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Lois Nettleton

Lois Nettleton
Lois Nettleton at the 1989 Emmy Awards.
Born Lois June Nettleton
(1927-08-16)August 16, 1927
Oak Park, Illinois, U.S.
Died January 18, 2008(2008-01-18) (aged 80)
Woodland Hills, California, U.S.
Cause of death Lung cancer
Resting place Saint Raymond's Cemetery, Bronx, New York City
Other names Lydia Scott
Years active 1949–2008
Spouse(s) Jean Shepherd (1960–1967; divorced)

Lois June Nettleton (August 16, 1927 – January 18, 2008)[1] was an American film, stage, radio, and television actress.


  • Youth 1
  • Career 2
    • Radio 2.1
    • Television/Emmy Award nominations 2.2
    • Stage 2.3
    • Film 2.4
    • Voice 2.5
  • Personal life 3
  • Death 4
  • References 5
  • External links 6


Lois Nettleton was born on August 16, 1927 in Oak Park, Illinois to Virginia and Edward L. Nettleton. She was Miss Chicago of 1948 as well as a semifinalist at the Miss America 1948 Pageant.[2] Her professional acting career began in 1949. She understudied Barbara Bel Geddes in the original Broadway production of Tennessee Williams' Cat on a Hot Tin Roof and first appeared on television in a 1954 episode of Captain Video.[3]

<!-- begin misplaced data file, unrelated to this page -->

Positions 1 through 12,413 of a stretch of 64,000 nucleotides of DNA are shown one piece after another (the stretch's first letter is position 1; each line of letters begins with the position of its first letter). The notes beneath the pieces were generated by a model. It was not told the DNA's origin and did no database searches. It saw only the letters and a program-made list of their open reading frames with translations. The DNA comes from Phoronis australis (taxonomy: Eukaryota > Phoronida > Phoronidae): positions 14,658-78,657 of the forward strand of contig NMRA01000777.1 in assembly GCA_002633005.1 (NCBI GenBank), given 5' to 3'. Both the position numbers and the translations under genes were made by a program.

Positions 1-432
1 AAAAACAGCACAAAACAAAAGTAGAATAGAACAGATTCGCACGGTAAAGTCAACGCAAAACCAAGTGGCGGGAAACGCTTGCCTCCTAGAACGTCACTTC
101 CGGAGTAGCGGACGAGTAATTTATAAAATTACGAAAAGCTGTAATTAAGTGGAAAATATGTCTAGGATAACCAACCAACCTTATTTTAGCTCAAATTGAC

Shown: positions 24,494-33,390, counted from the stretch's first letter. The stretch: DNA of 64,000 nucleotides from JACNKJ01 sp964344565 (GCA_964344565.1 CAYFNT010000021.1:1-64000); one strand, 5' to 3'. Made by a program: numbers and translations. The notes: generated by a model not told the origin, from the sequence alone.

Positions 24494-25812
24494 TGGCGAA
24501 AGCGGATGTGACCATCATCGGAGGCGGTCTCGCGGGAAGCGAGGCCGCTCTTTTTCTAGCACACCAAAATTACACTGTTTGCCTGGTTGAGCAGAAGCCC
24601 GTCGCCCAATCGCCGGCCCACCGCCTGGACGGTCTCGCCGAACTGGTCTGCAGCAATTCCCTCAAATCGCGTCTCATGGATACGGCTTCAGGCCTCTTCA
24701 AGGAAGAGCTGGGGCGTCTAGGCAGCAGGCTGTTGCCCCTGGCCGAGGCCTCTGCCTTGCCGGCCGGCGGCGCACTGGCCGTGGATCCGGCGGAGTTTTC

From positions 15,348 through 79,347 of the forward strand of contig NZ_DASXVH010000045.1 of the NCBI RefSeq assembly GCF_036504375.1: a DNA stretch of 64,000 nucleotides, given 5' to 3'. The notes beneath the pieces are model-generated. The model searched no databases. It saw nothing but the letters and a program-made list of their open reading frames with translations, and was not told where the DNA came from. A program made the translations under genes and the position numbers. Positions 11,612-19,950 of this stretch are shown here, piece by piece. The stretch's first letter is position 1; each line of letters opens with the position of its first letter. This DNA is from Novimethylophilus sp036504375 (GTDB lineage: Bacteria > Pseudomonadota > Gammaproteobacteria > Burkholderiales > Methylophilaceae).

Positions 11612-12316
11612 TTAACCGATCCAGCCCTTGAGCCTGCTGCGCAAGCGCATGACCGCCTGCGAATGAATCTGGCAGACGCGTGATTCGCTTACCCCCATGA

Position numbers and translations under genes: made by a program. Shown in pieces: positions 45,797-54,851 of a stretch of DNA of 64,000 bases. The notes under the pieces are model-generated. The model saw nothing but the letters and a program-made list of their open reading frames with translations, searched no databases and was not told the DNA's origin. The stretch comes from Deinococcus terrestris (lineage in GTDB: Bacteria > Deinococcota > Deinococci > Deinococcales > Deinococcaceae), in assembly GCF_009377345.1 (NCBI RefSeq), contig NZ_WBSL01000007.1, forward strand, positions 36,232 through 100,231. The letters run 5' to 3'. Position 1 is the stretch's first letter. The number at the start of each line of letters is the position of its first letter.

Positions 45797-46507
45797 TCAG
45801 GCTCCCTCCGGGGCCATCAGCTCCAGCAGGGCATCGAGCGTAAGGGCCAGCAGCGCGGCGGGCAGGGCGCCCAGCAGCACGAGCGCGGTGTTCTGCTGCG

Nettleton played Patsy in the radio soap opera The Brighter Day.[4]

Television/Emmy Award nominations

She performed in dozens of guest-starring roles on television shows. Early roles included The Twilight Zone (episode "The Midnight Sun", 1961); Naked City; Route 66; Mr. Novak; The Alfred Hitchcock Hour (episode "The Dark Pool", 1963); The Eleventh Hour; Dr. Kildare; Twelve O'Clock High; The Fugitive; The F.B.I.; Bonanza; Gunsmoke; The Virginian and Daniel Boone.[5] She appeared in the pilot episode of The Eddie Capra Mysteries in 1978, as well as hit TV miniseries such as Washington: Behind Closed Doors and Centennial, as the villainous Maude Wendell. In 1973 she appeared on The Mary Tyler Moore Show as Lou Grant's new boss, Barbara Coleman, where she had a crush on Mr. Grant.

In 1987, she portrayed the role of Penny VanderHof Sycamore on the TV series version of the classic Kaufman and Hart comedy play Richard Sanders. She was a regular celebrity guest on various versions of the game show Pyramid from the 1970s through 1991.[5]

Nettleton won two Emmy Awards during her career. She won one for her role as Susan B. Anthony in the television film The American Woman: Profiles in Courage (1977), and for "A Gun For Mandy" (1983), which was an episode of the religious anthology, Insight. She received an Emmy Award nomination for "Outstanding Guest Actress in a Comedy Series" for an episode of The Golden Girls. She also received Emmy nominations for her work in the TV movie Fear on Trial (1975) ("Outstanding Supporting Actress in a Miniseries or Special") and for a recurring role on the series In the Heat of the Night, in 1989 ("Outstanding Supporting Actress in a Drama Series"). Nettleton appeared in a 2006 Christmas TV movie special, The Christmas Card.